Without raising the angel money, the only way that we would have had to survive and grow would have been through customer contracts and bootstrapping. It may have still been theoretically possible to do what we did, but we most definitely would not have been able to grow at the rate or speed that we have historically and continue to achieve now had we not received the angel money that we did.

Angels also provided us with much more than just money. Our angel investors helped us with needed expertise across many functional areas and also opened their rolodex to help us find customers, partners and other investors. Angels currently sit on our advisory board and help us with our Board of Directors behind-the-scenes. We are extremely open and very candid with our investors at all times and because of this, they are more informed and more able to help us find partners and resources externally so that we can then grow bigger, better and faster.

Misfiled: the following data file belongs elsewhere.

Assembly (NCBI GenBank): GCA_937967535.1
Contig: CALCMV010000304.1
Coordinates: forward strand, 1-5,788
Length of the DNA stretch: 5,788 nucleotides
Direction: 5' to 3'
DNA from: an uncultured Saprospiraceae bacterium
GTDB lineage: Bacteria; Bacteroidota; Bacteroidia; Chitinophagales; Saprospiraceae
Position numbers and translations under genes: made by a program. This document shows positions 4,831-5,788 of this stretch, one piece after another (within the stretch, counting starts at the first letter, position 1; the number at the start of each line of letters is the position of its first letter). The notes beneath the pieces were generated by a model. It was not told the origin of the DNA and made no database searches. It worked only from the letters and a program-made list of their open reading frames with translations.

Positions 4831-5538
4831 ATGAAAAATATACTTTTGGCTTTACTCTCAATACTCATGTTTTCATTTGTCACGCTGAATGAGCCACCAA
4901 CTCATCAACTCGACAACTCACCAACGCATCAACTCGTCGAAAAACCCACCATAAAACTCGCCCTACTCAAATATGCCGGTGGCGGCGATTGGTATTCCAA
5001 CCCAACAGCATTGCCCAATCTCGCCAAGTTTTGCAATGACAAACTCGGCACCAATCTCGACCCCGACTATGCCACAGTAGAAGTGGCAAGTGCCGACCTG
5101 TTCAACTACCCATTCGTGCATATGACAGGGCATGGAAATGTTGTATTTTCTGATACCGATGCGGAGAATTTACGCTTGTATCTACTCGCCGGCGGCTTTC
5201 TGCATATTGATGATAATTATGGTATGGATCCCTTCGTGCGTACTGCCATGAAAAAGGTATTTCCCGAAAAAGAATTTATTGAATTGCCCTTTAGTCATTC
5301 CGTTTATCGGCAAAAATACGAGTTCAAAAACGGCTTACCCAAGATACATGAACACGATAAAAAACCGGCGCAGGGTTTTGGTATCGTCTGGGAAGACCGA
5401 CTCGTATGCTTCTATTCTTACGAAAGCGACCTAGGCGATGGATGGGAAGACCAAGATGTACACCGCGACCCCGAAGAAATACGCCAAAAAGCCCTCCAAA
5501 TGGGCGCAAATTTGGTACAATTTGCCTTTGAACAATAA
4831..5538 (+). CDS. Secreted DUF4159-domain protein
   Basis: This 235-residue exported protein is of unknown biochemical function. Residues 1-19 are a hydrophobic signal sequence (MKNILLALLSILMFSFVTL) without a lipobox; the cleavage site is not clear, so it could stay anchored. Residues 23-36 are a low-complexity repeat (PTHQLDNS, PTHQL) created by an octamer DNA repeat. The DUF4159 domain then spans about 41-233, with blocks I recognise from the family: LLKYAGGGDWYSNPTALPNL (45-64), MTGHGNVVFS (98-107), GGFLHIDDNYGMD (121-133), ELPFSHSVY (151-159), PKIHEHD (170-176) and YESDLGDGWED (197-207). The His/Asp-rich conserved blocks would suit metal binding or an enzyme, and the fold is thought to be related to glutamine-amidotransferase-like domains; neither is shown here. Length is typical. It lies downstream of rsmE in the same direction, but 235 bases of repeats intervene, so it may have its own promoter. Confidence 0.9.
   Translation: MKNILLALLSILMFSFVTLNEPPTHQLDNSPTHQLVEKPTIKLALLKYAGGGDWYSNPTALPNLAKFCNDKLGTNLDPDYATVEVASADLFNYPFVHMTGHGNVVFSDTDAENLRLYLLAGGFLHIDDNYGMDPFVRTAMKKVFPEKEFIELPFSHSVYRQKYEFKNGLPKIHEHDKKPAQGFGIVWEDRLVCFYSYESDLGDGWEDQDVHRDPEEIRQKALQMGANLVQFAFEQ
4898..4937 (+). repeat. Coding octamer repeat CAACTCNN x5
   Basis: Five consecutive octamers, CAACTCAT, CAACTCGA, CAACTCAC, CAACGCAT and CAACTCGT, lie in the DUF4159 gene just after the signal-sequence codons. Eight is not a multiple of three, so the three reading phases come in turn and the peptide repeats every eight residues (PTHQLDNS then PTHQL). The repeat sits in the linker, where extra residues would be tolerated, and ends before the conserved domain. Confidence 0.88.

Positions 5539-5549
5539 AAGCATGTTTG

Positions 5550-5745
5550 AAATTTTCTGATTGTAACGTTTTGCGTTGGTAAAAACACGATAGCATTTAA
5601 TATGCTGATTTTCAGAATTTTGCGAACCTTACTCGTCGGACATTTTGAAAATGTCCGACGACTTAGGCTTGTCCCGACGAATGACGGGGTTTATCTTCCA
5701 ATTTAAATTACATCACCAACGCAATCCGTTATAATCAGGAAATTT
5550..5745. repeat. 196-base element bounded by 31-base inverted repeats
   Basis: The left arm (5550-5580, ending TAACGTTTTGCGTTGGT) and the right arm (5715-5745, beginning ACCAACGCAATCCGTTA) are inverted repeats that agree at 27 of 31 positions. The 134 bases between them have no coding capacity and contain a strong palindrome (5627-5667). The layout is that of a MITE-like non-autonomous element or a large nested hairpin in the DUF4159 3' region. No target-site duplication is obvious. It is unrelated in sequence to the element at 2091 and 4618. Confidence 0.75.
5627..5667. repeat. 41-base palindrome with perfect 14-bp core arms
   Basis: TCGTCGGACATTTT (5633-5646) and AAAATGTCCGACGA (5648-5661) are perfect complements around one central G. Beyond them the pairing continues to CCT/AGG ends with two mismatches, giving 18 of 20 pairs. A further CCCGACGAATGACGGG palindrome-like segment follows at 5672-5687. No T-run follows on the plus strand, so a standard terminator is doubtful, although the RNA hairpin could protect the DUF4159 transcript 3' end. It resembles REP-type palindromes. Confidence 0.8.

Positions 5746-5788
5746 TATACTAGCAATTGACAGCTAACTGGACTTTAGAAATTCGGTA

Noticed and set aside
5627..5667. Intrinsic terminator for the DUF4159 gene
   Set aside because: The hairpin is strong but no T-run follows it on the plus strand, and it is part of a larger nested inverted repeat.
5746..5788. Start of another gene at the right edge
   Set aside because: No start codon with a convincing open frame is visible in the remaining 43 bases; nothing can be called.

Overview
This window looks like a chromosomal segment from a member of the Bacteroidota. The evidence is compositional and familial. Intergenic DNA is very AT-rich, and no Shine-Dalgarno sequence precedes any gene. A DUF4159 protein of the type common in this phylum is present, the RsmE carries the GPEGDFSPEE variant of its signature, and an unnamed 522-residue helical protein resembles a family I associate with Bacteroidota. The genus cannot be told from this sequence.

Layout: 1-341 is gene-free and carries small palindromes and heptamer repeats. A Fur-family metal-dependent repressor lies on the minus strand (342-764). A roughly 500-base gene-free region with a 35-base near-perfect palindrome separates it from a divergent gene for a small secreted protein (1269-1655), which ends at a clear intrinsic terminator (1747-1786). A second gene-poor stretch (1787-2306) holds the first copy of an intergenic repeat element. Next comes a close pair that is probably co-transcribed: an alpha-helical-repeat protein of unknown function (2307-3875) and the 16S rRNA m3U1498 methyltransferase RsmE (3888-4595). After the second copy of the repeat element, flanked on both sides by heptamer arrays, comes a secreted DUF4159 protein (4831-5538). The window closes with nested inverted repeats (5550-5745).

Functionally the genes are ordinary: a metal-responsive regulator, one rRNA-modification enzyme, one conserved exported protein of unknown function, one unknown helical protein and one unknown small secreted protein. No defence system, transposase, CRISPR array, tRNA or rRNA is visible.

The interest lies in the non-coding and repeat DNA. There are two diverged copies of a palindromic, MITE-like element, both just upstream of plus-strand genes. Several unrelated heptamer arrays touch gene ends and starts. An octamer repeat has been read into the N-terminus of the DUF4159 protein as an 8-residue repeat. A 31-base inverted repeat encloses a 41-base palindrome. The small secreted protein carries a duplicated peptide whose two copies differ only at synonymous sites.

Your businesses, fueled by angel investment, helped create significant job growth. The SEC is reviewing the accredited investor definition and might propose changes that could reduce the pool of angel investors by 60%. What are your views?

Arguably, if the SEC definition and investment rules were such that the angel investment pool was diminished by 60% when we were raising money, then it is quite likely that we would not currently employ 230 jobs globally, nor would we be growing at the pace that we are today.